Having two event buffer levels allows users to manage events from devices individually at one point in the experiment script and manage the chronology of events across devices at a different point in the experiment. Keeping the event buffer levels independent allows users to, for example, save events from all monitored devices in a custom event file format instead of the DataStore, while also using event data to control the experiment ‘states’ (like response triggers). In this case, the Global Event Buffer could save events for data management, while the Device Event Buffers could manage experiment flow control.

Note

Changing a Device Event buffer (e.g., getEvents() or clearEvents() does not influence the Global Event buffer, and vice versa.

ioHub DeviceEvent Life Cycle

A ‘native device event’ is the event as received by the ioHub Process from the underlying device interface interacting with the device hardware. The life cyle of an ioHub DeviceEvent starts when a native device event is received, and ends when the ioHub DeviceEvent that was created to represent the native event is:

  • Sent to the PsychoPy Process.
  • Cleared from the ioHub Process by the PsychoPy Process.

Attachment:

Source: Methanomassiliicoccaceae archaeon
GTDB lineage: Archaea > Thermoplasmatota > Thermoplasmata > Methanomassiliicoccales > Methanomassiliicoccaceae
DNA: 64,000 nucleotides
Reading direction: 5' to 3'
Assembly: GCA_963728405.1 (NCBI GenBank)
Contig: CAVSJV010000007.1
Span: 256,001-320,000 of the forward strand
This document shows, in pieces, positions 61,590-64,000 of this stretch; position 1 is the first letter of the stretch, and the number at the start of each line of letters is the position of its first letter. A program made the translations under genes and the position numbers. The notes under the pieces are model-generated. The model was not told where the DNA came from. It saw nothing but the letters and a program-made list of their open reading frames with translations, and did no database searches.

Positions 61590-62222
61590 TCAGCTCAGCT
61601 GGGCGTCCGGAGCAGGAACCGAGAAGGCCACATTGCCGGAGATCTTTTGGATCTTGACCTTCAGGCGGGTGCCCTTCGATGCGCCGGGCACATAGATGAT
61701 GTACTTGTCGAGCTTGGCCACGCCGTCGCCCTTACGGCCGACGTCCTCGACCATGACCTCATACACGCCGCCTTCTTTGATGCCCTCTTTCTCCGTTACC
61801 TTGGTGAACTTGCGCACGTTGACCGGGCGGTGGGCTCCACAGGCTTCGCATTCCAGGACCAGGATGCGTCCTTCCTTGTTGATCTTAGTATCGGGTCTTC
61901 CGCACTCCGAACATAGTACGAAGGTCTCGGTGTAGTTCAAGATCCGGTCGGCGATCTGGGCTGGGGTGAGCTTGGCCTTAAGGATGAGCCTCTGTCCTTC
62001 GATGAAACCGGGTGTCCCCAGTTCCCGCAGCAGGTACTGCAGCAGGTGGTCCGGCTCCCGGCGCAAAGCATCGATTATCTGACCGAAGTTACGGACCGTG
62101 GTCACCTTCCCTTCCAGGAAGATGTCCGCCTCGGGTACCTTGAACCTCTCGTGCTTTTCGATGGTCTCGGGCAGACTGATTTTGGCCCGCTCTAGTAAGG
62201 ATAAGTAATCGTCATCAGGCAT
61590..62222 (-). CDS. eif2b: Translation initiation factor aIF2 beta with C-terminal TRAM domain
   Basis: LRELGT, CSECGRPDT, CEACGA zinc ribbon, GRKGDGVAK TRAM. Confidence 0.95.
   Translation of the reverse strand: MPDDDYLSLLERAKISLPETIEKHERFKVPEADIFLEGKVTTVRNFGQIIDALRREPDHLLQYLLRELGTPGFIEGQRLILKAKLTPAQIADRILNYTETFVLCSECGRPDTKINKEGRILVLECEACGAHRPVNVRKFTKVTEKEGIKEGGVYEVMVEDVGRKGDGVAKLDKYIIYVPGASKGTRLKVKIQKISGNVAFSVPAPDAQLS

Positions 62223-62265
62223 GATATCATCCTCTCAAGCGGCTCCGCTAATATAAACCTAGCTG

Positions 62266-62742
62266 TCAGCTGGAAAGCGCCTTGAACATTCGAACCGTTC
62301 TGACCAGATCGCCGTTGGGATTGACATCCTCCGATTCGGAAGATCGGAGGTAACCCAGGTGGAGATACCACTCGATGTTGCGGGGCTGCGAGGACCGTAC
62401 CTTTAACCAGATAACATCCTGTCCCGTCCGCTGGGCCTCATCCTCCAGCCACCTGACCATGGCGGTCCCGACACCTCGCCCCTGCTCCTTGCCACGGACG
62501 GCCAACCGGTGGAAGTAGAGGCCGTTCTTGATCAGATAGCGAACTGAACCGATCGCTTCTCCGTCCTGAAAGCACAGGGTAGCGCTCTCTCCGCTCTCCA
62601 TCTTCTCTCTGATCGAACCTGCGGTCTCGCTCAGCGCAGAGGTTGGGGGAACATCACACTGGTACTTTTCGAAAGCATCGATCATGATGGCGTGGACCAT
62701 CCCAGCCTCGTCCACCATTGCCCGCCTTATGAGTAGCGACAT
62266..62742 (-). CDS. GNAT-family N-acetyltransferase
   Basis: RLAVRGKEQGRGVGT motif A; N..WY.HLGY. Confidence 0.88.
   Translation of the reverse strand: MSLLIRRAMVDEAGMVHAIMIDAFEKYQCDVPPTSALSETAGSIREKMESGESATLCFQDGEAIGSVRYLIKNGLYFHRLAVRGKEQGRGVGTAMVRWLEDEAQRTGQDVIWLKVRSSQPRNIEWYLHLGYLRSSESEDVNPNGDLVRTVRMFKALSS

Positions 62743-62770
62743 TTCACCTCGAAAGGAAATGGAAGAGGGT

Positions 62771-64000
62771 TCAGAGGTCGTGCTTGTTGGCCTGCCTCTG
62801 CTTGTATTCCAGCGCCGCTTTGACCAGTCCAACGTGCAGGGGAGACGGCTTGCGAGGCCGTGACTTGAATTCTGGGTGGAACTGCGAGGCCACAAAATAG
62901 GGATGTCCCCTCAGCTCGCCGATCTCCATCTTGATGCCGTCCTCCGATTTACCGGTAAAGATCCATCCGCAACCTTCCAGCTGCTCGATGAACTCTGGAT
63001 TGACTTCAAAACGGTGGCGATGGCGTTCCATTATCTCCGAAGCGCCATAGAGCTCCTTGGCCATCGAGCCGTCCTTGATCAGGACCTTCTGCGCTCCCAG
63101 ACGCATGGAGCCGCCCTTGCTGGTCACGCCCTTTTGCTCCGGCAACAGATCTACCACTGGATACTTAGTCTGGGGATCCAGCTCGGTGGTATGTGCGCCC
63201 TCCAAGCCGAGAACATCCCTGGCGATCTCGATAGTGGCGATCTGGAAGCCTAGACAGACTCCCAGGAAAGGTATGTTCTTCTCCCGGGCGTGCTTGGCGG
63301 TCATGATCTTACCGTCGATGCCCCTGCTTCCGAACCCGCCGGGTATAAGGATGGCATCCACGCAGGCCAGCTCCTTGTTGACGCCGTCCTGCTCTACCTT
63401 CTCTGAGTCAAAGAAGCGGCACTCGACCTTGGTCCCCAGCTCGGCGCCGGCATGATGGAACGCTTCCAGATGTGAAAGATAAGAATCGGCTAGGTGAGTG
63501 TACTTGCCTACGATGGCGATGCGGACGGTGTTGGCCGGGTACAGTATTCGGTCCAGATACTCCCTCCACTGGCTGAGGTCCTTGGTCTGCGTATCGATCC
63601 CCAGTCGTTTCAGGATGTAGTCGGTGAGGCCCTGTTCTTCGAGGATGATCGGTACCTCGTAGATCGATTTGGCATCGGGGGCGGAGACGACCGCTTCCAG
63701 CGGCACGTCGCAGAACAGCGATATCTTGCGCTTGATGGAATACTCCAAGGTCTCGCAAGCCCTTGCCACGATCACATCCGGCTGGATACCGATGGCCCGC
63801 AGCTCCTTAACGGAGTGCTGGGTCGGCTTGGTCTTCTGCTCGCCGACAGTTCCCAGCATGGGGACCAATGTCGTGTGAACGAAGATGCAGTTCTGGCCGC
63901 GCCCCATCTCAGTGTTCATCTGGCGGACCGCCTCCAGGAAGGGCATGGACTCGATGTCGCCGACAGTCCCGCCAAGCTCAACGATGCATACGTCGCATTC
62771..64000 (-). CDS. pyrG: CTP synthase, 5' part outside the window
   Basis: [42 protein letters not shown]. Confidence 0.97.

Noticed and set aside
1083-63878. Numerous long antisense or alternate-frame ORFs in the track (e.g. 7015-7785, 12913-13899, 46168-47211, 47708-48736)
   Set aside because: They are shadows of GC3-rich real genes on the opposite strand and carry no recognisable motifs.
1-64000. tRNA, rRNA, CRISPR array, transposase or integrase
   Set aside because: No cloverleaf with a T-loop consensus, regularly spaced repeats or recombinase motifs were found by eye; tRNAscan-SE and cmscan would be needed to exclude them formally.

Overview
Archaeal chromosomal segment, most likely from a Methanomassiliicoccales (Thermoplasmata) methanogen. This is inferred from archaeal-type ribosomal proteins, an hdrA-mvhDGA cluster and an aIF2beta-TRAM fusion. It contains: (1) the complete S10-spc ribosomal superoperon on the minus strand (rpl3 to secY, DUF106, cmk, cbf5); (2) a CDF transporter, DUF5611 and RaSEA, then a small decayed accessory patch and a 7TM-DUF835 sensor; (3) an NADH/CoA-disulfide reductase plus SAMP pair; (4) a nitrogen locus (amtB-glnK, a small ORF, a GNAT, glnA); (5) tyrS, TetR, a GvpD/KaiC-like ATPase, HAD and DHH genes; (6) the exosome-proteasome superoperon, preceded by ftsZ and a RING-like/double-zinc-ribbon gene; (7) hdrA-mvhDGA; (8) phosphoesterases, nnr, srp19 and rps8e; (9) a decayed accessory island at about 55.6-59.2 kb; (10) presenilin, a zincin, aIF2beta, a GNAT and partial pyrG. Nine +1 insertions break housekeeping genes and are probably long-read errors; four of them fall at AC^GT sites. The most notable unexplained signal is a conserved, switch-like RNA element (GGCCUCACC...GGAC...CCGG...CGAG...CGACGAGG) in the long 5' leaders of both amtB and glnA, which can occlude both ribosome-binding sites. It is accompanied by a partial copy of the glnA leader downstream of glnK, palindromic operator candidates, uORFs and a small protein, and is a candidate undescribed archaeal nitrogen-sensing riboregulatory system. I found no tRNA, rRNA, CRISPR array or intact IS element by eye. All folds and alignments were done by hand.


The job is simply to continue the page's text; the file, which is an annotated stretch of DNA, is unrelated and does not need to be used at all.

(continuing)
• Removed from the ioHub Process because the buffer holding the event has become full is has removed the event so a newer event can be added.

The main operations that occur when a device event is ‘born’:

  • The event is time stamped using the shared ioHub / PsychoPy time base when it has not been time stamped by the source native device.

  • When an event does have a natively provided time stamp, it is converted to the shared ioHub / PsychoPy time base.

  • If possible, the time base conversion process corrects the time created for the event by factoring in any delay or drift between the device’s native time base and the ioHub time base.

  • The native data is converted into the relevant ioHub DeviceEvent format.

  • The ioHub DeviceEvent is then:

    • Added to the ioHub’s Global Event Buffer.
    • Added to the Device Buffer’s based on the event’s Parent Device.
    • Handed to the ioHub DataStore for persistant storage if the DataStore is being used.

Working with ioHub DeviceEvents

Using a Device Event Buffer

Here is an example of how to collect a reaction time from when a screen was first presented while keeping the PsychoPy window updated:

# Assumes 'io' object was created using the
# psychopy.iohub.launchHubProcess() function and
# 'window' is a full screen PsychoPy Window

# save some 'dots' during the trial loop